Why do so many shipping companies avoid reporting pirate approaches and attacks?

As alarming as it is to see the statistics on the number of pirate incidents reported around the world, it’s even more alarming to realize that many other pirate incidents still go unreported or are ultimately brushed under the rug. While some of these unreported incidents involve small or private crafts, some companies also fail to report run-ins with pirates in an effort to “save face”—and save costs—over potentially damaging press.  

Reporting pirate attacks can put companies in a difficult position, particularly if the information might impact important clients, put future contracts in jeopardy, or reveal potential negligence on the part of the ship owner, the ship operator, or the ship captain. As a strategy to avoid these kinds of complications, companies may avoid reporting an incident to authorities or publicly minimize the severity of the attack. 

While this may seem like an effective loss-prevention tactic for companies who rely on sea routes, this type of activity causes a big problem when there are injuries involved. Unfortunately, the lengths shipping companies go to in order to minimize damage to the business’ image and bottom line sometimes ends up coming out of the pockets of the true victims of pirate attacks—the seafarers who were directly financially, physically, and emotionally injured in the incident. You may find that your employer is unwilling to pay your expenses and, instead, is actively working to erode the legitimacy of your claim.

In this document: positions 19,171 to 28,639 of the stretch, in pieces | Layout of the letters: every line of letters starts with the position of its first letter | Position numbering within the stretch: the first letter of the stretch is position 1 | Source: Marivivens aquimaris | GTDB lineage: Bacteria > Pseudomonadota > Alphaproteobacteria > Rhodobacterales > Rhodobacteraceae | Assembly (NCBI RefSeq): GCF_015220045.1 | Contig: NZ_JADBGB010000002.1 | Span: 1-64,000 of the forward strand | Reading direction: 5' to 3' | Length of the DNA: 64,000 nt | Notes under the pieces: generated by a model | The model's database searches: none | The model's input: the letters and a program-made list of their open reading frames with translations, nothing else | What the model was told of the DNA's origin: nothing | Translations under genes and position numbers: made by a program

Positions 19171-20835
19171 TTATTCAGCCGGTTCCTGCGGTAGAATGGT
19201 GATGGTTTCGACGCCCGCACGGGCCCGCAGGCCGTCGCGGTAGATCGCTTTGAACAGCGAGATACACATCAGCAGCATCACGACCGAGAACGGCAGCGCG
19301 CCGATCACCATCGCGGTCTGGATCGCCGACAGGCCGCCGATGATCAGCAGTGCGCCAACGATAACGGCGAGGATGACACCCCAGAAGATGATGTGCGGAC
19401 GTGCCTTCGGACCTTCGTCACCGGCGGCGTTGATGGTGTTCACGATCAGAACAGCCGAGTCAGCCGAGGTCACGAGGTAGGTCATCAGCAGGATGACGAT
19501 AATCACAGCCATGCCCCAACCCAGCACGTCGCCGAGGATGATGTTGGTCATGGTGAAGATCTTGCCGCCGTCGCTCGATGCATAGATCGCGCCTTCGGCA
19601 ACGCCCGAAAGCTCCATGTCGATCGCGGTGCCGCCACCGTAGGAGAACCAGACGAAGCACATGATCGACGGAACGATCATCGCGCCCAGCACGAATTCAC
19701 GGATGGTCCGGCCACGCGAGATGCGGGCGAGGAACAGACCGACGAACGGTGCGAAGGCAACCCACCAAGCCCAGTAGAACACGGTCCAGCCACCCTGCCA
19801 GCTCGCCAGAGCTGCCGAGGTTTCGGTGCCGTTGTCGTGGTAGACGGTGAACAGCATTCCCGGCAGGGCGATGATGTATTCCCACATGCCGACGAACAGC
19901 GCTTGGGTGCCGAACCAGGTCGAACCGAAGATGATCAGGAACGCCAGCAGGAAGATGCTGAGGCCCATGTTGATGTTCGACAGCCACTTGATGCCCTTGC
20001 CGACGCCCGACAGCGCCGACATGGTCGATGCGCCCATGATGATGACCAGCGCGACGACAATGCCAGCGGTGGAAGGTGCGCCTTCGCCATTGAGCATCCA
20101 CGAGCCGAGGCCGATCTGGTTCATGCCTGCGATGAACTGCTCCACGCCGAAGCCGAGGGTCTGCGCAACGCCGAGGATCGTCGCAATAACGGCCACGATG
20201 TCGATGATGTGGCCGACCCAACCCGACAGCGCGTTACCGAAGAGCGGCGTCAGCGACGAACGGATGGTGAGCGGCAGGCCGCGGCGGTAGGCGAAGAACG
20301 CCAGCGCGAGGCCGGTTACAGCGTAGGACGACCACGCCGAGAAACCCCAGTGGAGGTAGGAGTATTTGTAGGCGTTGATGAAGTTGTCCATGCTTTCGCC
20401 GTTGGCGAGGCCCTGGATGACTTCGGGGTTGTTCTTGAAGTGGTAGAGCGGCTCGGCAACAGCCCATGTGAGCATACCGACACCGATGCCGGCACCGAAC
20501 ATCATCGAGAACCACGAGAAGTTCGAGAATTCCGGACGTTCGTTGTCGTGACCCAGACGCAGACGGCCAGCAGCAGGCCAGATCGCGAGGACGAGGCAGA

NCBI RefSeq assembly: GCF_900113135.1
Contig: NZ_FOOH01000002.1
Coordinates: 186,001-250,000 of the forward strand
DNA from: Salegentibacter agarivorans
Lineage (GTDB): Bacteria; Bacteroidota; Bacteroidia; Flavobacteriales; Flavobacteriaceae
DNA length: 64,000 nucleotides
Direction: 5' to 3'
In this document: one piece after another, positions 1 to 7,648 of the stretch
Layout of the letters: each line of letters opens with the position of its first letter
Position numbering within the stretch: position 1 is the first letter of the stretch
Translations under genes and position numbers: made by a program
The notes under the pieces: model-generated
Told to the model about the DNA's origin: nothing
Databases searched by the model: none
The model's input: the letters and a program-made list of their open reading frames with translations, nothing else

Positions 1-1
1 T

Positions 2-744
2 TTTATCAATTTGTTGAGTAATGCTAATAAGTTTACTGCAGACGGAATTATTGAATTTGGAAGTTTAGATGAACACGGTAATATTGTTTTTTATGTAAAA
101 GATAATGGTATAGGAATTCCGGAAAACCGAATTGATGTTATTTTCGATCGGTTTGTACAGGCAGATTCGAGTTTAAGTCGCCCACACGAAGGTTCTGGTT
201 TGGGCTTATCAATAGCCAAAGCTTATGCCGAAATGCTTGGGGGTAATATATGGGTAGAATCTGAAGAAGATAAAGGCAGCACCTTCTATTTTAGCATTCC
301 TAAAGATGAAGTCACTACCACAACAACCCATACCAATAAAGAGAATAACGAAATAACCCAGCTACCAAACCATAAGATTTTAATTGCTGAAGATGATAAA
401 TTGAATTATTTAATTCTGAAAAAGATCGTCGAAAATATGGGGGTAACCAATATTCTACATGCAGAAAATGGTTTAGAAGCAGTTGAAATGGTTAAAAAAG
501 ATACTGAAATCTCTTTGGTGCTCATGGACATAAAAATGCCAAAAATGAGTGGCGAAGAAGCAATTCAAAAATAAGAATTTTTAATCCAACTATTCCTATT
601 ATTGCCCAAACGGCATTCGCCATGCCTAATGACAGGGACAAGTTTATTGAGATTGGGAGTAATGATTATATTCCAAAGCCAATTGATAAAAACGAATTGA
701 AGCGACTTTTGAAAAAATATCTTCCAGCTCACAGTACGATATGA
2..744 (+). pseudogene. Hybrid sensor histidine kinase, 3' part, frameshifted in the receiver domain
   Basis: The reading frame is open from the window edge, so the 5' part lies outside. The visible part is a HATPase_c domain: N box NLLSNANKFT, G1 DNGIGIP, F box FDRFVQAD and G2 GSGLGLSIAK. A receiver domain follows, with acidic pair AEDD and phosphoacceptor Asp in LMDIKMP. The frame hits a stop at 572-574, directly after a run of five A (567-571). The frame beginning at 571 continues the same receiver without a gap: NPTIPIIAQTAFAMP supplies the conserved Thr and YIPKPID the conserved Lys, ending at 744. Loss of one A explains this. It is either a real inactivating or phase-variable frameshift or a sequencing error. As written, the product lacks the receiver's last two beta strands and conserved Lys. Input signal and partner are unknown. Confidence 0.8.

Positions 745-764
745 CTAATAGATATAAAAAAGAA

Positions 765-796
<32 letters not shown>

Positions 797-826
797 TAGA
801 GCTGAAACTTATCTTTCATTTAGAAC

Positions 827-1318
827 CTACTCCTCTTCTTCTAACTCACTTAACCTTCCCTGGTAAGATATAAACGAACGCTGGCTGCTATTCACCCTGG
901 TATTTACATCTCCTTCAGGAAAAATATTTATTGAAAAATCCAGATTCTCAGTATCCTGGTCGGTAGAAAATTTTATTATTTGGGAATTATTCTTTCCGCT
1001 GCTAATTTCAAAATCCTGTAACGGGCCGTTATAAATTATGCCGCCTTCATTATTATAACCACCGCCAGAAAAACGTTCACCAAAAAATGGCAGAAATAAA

If you feel that your employer isn’t taking your claims seriously after a pirate incident, reach out to our team today, or submit your own questions about the aftermath of pirate attacks using the contact form on this page.

Brian Beckcom
Highest Possible 10/10 AVVO ranking. Husband. Father. Fisherman.